After two decades of decline, education litigation appears to be on the rise, with special education leading the way, according to an analysis from Lehigh University professor Perry A. Zirkel, an expert in special education law.
Zirkel's paper on his findings will appear in full in an upcoming issue of West's Education Law Reporter, but he walked me through the findings.
Using West's Key Number System, Zirkel tabulated state and federal court decisions by decades, starting in the 1940s. In the 1970s, state and federal education decisions combined reached a high of about 7,600 decisions, but dropped to about 7,300 decisions in the 1980s and under 7,000 decisions in the 1990s. When Zirkel counted the cases for 2000 through November 2010, he expected to see the same downward trend. Instead, the number was higher even than in the 1970s, at about 8,000 reported decisions.
The overall growth was attributable to federal courts; the level for the state courts continued its gradual decline in the most recent decade. As a result, the proportion of federal court cases was 45 percent of the overall total for 2000-10, as compared to 32 percent in the previous decade.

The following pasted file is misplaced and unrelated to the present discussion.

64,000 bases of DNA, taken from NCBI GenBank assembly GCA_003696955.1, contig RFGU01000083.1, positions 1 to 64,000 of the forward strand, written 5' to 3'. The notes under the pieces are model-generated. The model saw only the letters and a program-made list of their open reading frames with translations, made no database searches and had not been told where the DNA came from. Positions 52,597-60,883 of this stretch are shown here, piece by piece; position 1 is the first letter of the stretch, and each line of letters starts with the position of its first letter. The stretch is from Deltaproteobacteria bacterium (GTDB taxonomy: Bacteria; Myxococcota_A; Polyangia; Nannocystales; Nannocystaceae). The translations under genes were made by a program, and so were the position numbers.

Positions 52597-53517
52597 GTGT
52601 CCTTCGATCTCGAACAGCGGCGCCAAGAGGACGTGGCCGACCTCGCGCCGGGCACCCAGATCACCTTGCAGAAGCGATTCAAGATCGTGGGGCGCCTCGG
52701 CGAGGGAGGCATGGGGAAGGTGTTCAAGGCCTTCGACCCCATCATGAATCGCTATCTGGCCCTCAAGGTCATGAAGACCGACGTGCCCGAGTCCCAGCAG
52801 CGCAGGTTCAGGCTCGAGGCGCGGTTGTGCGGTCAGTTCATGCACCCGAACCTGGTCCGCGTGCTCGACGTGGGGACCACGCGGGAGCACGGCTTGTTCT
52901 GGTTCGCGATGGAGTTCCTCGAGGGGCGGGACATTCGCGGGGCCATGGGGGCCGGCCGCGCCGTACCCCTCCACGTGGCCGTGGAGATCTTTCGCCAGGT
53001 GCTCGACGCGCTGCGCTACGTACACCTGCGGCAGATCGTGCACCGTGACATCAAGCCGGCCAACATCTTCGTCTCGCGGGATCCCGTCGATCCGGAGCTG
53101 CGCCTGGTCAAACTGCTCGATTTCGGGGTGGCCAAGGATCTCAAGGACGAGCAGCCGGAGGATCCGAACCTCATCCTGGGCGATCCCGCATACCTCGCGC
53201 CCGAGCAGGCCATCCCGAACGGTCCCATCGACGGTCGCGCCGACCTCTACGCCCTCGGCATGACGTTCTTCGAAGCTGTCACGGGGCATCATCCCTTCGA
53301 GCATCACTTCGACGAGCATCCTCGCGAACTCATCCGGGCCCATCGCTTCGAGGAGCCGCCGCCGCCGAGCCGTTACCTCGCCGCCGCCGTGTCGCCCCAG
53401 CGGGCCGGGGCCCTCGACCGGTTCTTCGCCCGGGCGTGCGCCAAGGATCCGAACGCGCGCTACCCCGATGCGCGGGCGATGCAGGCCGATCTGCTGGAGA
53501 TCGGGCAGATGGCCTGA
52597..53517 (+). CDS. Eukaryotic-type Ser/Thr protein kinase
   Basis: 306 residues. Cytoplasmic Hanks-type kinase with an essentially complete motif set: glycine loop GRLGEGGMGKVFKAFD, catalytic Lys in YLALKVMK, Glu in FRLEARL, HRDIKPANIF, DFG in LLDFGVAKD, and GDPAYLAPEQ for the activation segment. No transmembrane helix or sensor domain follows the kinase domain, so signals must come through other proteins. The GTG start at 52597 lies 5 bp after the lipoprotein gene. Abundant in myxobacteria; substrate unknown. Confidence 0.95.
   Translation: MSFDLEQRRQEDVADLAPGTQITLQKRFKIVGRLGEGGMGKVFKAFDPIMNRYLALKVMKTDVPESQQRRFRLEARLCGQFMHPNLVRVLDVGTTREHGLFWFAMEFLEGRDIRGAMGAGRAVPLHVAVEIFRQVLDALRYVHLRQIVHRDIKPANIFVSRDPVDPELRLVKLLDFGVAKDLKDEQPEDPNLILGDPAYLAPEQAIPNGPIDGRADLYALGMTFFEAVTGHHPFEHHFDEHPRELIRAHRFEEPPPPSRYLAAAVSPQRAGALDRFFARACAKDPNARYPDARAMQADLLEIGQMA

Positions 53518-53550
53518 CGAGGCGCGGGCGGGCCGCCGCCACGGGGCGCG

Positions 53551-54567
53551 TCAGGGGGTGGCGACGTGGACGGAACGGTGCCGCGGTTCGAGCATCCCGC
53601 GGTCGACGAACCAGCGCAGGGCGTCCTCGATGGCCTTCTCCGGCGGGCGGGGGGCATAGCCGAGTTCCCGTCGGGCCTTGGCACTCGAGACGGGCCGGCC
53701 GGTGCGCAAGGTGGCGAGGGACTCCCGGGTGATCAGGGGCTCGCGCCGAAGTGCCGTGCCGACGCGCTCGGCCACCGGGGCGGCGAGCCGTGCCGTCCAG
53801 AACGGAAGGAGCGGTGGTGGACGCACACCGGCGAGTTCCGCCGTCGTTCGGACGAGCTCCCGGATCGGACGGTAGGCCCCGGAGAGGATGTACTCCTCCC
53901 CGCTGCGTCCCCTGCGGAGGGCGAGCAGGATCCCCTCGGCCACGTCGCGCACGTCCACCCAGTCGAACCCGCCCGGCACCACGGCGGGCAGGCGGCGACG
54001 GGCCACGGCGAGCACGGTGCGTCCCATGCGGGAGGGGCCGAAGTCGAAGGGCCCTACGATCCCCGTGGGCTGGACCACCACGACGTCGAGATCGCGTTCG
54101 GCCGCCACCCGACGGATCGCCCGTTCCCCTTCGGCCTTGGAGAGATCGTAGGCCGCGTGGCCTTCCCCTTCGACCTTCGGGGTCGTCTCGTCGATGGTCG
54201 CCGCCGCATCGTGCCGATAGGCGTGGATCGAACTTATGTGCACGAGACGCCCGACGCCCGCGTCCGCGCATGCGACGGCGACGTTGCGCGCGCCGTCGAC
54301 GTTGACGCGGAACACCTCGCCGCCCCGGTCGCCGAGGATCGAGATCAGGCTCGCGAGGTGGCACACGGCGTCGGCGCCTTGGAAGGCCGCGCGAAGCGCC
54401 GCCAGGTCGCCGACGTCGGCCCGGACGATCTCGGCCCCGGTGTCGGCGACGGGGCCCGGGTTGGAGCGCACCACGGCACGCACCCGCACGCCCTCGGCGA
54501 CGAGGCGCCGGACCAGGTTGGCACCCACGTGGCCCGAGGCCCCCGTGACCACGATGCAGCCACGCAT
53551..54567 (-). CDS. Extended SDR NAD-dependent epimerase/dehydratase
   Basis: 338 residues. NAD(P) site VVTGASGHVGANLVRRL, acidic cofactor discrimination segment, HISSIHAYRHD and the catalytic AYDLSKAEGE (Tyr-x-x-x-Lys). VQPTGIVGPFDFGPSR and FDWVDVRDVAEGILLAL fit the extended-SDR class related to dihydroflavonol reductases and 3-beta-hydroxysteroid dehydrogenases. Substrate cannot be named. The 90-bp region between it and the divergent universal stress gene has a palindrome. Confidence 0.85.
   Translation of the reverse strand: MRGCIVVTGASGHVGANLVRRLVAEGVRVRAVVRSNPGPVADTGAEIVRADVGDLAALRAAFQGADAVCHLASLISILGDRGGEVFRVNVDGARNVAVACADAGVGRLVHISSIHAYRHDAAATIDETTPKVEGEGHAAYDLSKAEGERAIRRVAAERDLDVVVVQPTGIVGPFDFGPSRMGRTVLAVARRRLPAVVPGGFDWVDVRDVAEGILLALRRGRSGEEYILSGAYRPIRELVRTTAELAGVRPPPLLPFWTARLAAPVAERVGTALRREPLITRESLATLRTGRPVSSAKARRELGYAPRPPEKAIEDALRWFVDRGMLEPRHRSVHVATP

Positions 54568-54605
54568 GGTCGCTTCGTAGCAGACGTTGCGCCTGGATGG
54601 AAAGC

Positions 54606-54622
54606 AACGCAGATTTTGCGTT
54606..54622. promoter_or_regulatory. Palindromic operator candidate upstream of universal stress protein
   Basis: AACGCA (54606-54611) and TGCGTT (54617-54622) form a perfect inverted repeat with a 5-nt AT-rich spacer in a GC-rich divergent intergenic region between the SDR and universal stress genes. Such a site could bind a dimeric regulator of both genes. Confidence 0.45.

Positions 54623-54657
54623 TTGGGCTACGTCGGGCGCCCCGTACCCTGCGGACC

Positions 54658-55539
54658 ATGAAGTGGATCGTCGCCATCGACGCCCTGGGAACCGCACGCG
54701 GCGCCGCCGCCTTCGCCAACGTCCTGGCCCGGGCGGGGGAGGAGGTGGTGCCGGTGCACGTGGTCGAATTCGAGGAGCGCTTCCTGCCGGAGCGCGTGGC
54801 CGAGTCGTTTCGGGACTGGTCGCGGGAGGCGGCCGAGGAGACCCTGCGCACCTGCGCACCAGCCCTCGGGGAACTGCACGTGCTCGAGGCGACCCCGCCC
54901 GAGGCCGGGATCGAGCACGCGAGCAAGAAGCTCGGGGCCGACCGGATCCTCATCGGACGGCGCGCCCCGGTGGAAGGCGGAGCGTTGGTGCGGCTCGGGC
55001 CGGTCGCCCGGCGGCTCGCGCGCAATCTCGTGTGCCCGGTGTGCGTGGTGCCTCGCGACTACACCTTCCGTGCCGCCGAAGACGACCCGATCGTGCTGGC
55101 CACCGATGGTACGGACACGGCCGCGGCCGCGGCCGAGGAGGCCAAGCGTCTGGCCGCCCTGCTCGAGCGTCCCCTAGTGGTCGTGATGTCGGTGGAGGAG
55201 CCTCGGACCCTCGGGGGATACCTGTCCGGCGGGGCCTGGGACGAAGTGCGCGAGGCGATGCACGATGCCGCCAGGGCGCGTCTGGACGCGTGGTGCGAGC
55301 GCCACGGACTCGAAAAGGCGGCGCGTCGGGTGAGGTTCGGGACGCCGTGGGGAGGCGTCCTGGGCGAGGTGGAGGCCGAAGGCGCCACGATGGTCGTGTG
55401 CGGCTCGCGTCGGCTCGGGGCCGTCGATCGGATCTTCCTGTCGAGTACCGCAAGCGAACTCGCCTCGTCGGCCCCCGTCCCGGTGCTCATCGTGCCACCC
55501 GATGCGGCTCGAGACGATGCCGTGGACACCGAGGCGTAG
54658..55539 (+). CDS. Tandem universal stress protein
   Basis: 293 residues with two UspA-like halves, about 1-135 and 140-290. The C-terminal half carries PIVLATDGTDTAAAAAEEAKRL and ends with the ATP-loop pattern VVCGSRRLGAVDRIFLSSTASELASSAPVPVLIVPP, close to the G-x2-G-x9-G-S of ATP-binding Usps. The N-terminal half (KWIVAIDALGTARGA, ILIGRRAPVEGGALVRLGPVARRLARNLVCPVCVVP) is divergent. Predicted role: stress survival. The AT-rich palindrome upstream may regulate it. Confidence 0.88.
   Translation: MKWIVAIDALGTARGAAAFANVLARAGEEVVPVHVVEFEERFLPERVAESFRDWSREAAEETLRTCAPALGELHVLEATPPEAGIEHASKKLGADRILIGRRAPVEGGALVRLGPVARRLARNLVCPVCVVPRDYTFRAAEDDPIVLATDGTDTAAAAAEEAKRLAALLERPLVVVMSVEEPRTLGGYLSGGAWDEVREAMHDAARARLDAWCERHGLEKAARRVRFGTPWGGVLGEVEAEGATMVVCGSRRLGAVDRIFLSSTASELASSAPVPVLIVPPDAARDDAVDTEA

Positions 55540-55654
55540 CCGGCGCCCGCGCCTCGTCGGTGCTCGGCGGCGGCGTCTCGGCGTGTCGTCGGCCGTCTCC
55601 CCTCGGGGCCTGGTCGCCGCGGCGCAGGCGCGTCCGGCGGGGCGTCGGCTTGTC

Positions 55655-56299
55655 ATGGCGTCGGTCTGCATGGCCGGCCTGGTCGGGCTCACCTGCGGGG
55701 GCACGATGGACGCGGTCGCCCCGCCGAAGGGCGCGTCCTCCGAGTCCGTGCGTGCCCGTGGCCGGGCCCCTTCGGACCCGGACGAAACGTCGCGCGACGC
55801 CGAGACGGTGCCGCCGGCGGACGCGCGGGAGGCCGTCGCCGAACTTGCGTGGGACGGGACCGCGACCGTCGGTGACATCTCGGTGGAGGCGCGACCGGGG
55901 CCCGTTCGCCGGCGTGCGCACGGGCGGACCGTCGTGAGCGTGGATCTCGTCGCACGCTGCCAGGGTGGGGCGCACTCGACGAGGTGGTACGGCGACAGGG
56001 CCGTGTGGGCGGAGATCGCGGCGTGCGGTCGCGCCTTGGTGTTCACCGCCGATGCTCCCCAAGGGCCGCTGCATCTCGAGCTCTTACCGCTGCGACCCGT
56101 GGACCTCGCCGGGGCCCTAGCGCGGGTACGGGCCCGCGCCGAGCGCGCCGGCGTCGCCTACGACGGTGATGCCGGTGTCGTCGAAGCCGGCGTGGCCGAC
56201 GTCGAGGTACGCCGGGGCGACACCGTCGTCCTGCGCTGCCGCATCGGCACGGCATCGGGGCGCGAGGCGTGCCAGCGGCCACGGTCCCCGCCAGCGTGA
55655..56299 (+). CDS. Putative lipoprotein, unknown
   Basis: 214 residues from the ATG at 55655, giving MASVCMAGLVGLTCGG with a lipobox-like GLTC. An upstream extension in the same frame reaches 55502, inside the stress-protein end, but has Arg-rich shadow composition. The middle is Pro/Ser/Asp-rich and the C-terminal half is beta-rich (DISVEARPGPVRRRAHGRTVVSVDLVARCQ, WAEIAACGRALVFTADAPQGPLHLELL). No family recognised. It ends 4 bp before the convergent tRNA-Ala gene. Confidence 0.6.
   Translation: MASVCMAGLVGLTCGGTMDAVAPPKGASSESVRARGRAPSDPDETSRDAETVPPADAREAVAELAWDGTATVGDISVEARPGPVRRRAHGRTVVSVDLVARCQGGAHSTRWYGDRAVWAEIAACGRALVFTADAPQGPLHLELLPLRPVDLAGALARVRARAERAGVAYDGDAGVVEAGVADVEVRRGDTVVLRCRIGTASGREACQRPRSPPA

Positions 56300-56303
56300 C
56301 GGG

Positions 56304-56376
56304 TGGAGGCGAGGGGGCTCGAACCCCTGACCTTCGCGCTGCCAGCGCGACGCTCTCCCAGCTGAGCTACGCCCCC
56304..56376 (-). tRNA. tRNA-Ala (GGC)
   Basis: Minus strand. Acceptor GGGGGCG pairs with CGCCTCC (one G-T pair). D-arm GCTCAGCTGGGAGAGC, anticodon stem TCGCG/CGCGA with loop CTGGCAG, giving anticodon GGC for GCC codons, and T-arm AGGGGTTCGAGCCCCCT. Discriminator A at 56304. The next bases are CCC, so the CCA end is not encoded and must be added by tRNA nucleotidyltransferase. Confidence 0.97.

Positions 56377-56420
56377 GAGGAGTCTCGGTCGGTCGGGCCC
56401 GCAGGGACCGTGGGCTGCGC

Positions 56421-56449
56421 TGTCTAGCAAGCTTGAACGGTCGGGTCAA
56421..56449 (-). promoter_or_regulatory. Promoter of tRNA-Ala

Digging further into the types of cases that were litigated, Zirkel found that, specifically, federal special education cases showed a dramatic increase—from 623 decisions in the 1990s to 1,242 decisions rendered between 2000-2010. Other types of education cases increased, but no other category grew as much.
Zirkel said he's not sure what to pin the increase on; his analysis did not look at the individual cases to identify common trends. But the rise doesn't appear to be driven by some shift in court sympathies; about 65 percent of special education lawsuits are won by the districts, and that proportion has held steady, he said.
"Something happened that was unexpected," he said. "Whether it's signaling a lasting trend is unknown, but it's raising a cautionary flag."